A sperm cell fertilizing an eggWIKIMEDIAScientists in Spain have found a way to coax skin fibroblasts into sperm-like gametes using a cocktail of six genes in vitro. Although the reprogrammed cells were not functional sperm, the work could help advance fertility science, researchers at the Valencian Infertility Institute (IVI) in Spain and their colleagues reported Tuesday (April 26) in Scientific Reports.

“This is the problem we want to address: to be able to create gametes in people who do not have them,” study coauthor Carlos Simon, IVI’s scientific director, told Discovery News.

Inspired by the work of Shinya Yamanaka and colleagues, who developed the technique for creating induced pluripotent stem cells (IPSCs), Simon and colleagues induced human foreskin fibroblasts and mesenchymal stem cells to differentiate into germ-like cells in vitro, using a cocktail of factors that promote expression of six germline-related genes: PRDM1, PRDM14, LIN28A,...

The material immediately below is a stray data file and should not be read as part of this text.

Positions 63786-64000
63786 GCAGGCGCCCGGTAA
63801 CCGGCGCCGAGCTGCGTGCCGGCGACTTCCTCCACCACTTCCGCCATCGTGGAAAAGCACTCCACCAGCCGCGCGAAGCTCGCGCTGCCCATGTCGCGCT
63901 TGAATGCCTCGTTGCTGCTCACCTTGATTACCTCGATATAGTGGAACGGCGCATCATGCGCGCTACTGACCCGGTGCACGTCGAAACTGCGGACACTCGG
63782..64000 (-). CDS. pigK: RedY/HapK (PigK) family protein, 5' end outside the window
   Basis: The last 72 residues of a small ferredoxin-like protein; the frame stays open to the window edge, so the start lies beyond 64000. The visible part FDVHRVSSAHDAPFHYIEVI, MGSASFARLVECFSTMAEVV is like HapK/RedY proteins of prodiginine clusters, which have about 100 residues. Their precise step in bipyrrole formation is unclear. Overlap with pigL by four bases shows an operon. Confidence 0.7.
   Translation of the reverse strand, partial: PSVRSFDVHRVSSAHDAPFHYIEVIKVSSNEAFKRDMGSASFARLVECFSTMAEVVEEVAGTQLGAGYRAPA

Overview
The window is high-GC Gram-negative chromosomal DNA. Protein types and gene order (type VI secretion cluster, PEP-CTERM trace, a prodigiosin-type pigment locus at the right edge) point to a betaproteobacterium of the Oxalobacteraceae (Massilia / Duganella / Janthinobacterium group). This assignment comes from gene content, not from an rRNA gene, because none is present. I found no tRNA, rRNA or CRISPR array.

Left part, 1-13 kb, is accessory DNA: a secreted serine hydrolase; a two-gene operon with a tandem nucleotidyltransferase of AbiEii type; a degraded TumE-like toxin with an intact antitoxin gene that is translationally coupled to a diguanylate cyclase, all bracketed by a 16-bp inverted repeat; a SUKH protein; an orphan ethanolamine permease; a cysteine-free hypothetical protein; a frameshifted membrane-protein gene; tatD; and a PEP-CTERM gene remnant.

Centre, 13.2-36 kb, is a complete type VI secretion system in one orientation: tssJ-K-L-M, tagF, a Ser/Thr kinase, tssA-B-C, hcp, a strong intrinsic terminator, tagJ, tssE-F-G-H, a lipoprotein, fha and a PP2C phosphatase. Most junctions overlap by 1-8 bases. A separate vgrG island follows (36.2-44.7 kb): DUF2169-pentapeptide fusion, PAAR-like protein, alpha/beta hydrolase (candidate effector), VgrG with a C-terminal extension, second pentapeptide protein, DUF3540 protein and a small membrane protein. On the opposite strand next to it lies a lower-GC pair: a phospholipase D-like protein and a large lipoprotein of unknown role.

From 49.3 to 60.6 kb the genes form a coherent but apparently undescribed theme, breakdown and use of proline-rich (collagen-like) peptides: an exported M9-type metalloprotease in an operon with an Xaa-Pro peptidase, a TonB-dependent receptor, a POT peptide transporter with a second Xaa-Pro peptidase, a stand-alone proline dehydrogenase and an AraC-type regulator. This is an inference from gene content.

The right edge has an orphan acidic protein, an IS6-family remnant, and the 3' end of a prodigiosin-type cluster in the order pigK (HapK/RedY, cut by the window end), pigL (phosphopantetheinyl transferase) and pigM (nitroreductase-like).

However, the germ cells did not fully develop into sperm cells capable of fertilizing an egg, a step that needs to be done in vivo, Popular Science reported.

Previous studies have shown that human germ cells can be derived from IPSCs in vitro. Earlier this year, scientists in China announced their creation of sperm-like cells from mouse embryonic stem cells.

The germ cells in the present study need “a further maturation phase to become a gamete,” Simon said in a statement. “This is just the beginning.”

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